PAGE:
Data is pretty important to any business these days. Many people claim that data is the most important asset you can possess, with more utility than capital assets and with more meaningful (though often latent) insights than a host of human capital. Data reflects your entire business: your intellectual property, your industry, the broader market trends, the pain points and needs of prospective customers, and your actual customer base. It’s all in there, embedded within the data your company collects, analyzes, and stores. Given all of that, I don’t think that it’s a stretch to say that data is more precious than gold to your company.
I like to think of it another way, though. Data is the lifeblood of your organization, providing everything necessary to live and prosper. Companies large and small are like organizations within a larger ecosystem, and simple biology explains that for the organization to compete and thrive, it must have its basic sustenance. For mammals, that’s energy and oxygen, and the other nutrients coursing through the bloodstream. Cut this off or obstruct it, and that’s pretty bad. Get cut deeply and leak too much—that’s really bad. Leaks of all kinds lead to no good in this world. Another way data is like blood.
Gold is static. It is inert insofar as a lump of precious metal is concerned. It doesn’t serve much purpose other than to be what it is, so aside from the value we humans place upon it, gold is pretty much an attractive paperweight but can’t in and of itself sustain you in any biological sense. Your blood is dynamic, always moving and flowing through your veins and arteries and providing multiple necessary tasks to sustain life along the way. It follows these pre-defined channels and carries out its designated actions and biological processes, much like the workflows that your data courses through within your business. I hope at this point I have sufficiently convinced you that blood, not gold, is the more appropriate metaphor to describe the unparalleled importance of data to your organizations.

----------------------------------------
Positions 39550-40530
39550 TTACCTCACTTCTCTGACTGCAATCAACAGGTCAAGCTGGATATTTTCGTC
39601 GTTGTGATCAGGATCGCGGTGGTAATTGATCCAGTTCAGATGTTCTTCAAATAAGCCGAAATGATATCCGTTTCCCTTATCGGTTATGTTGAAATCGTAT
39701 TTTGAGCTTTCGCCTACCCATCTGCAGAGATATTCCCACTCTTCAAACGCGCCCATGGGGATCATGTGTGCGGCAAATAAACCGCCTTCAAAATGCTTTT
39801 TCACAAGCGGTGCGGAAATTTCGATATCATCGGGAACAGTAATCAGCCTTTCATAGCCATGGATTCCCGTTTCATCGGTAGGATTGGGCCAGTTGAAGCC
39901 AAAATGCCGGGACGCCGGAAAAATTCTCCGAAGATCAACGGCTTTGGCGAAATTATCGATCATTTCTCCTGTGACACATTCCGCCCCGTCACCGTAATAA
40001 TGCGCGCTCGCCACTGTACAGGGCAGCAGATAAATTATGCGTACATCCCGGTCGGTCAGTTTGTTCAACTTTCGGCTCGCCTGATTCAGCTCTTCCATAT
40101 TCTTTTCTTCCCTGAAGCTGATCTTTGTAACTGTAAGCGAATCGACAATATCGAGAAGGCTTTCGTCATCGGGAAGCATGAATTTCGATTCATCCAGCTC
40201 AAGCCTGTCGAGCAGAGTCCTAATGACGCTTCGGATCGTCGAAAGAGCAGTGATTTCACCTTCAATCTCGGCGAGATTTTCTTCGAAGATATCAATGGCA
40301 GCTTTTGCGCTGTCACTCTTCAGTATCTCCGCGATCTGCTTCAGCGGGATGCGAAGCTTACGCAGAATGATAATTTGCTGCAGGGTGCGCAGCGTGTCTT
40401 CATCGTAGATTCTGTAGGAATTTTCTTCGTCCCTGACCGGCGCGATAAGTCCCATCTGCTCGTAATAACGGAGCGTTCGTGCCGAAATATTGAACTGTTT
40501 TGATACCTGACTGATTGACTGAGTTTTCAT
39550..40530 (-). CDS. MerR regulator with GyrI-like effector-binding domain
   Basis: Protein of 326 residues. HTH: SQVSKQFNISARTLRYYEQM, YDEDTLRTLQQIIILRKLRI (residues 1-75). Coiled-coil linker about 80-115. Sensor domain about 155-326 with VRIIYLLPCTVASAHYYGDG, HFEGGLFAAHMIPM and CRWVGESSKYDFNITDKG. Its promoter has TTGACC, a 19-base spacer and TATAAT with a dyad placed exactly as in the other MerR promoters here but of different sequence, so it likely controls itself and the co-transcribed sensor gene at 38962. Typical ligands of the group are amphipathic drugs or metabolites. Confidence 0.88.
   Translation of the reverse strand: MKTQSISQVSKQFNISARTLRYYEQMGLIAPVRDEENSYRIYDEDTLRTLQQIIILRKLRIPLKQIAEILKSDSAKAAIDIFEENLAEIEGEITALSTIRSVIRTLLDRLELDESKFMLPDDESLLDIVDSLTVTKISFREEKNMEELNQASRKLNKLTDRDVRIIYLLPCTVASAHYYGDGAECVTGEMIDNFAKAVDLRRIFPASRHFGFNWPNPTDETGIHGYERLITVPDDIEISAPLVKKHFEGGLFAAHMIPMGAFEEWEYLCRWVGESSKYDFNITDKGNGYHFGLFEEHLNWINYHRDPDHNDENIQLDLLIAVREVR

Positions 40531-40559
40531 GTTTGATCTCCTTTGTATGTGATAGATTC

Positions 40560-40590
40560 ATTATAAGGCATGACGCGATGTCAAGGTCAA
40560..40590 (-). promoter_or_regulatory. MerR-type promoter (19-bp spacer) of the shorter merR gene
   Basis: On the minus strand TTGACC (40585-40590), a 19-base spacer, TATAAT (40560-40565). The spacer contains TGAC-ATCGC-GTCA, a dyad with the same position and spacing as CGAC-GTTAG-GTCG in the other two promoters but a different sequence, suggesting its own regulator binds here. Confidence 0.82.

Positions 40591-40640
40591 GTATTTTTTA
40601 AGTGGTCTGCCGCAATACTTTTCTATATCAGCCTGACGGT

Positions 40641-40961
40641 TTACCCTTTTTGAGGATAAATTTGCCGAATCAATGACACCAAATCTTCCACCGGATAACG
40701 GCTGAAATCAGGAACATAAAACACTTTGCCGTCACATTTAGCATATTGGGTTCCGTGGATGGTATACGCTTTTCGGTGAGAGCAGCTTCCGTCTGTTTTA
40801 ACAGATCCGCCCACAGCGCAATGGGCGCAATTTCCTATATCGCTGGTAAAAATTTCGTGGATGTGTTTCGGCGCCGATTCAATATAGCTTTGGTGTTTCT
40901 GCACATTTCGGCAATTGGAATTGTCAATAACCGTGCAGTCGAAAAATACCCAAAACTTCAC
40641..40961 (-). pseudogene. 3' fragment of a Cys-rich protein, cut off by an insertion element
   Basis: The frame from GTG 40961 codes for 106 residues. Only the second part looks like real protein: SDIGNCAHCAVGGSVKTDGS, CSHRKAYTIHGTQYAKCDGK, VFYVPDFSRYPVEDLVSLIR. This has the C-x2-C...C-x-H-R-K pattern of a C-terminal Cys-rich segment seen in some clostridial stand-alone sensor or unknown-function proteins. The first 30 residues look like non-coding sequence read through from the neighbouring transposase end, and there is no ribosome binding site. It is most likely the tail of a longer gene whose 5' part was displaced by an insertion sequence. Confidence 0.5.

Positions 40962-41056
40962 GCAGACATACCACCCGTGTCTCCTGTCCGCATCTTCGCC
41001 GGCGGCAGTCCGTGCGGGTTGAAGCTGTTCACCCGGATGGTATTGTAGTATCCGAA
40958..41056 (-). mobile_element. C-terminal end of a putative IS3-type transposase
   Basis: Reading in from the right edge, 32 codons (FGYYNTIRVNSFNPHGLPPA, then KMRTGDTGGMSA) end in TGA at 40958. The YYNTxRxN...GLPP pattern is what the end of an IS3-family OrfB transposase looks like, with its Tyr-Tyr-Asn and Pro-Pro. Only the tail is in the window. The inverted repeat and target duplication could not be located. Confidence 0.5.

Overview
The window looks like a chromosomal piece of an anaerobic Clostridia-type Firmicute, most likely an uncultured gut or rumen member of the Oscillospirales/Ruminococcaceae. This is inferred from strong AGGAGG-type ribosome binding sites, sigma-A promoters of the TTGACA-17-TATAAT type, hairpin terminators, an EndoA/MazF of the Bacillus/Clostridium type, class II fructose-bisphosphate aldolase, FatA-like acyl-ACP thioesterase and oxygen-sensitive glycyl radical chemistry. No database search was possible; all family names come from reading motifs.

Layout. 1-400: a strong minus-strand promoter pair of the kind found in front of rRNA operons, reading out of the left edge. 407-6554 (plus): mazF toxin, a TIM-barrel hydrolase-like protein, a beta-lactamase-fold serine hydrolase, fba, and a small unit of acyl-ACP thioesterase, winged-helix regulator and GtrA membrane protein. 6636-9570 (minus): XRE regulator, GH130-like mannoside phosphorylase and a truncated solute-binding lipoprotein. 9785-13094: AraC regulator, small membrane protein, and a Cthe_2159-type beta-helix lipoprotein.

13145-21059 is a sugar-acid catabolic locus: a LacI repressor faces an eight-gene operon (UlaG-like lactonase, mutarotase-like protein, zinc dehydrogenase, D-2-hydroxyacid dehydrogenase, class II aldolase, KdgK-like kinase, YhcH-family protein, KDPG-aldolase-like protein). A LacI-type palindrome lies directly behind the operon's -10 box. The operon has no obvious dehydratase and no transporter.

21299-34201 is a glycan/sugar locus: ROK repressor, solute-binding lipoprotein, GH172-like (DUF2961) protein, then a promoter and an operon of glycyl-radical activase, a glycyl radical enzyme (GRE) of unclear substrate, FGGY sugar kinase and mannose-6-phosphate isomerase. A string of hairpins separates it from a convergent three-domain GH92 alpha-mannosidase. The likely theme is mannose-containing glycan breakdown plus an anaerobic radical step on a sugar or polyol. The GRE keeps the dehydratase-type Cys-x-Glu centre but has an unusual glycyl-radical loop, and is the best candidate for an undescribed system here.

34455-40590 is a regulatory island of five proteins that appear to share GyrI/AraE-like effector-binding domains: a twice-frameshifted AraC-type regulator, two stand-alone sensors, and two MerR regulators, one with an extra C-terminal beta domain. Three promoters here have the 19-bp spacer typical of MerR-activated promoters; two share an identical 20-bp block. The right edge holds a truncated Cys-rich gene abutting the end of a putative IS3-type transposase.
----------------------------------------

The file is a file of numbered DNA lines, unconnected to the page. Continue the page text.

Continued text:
I am belabouring this comparison to get to the ultimate point, which is that if data is such an important asset—the veritable lifeblood of your company—shouldn’t it be zealously protected with whatever resource is necessary to preserve it, to keep it safe, and to keep it flowing? I am sure that if I inquire of any business whether they do or don’t protect their data, the answer will always be affirmative. Of course, we protect our data! I was brought up never to ask a question to which I knew the answer, and I think that that question is one of them. The better question, the answer to which provides better insights about the nature of data protection, is how do you protect the lifeblood of your organization, which is your corporate data? That question should lead to much more interesting and revealing answers if you happen to ask your colleagues and IT supervisors.
Most organizations use a combination of processes and IT applications to protect data, from border-guarding technologies (think firewalls and intrusion detection mechanisms) to identity verification technologies (to authenticate that you are who you say you are), and access technologies (to make sure you as the authenticated identity actually have permission to view and work with whatever data resource you’re asking for). Cybersecurity is actually much more complex and comprehensive than this description, of course, but from a top-level view, these are the general ways that businesses protect their data.
An often-overlooked mechanism for guarding data is protecting the data itself. Most people are aware of encryption as something that usually happens to their entire storage volume within their laptop, but from an enterprise perspective, this type of data-centric security—encryption, tokenization, format-preserving encryption—should be applied to all critical, sensitive data within your corporate workflows. Each method has its benefits and drawbacks, but when it comes right down to it, if you aren’t relying on data protection applied directly to your data, then that means it’s readable and comprehensible to anyone who gains access to it, even if that person doesn’t have the right to be accessing it.
At that point, you have a data leak, and as I stated earlier, nothing good comes from a leak of either your blood or the lifeblood of your enterprise. For the latter, at least data-centric protection can mitigate the risk of sensitive information being disclosed in the leak. And that’s a bloody good reason to consider data-centric security.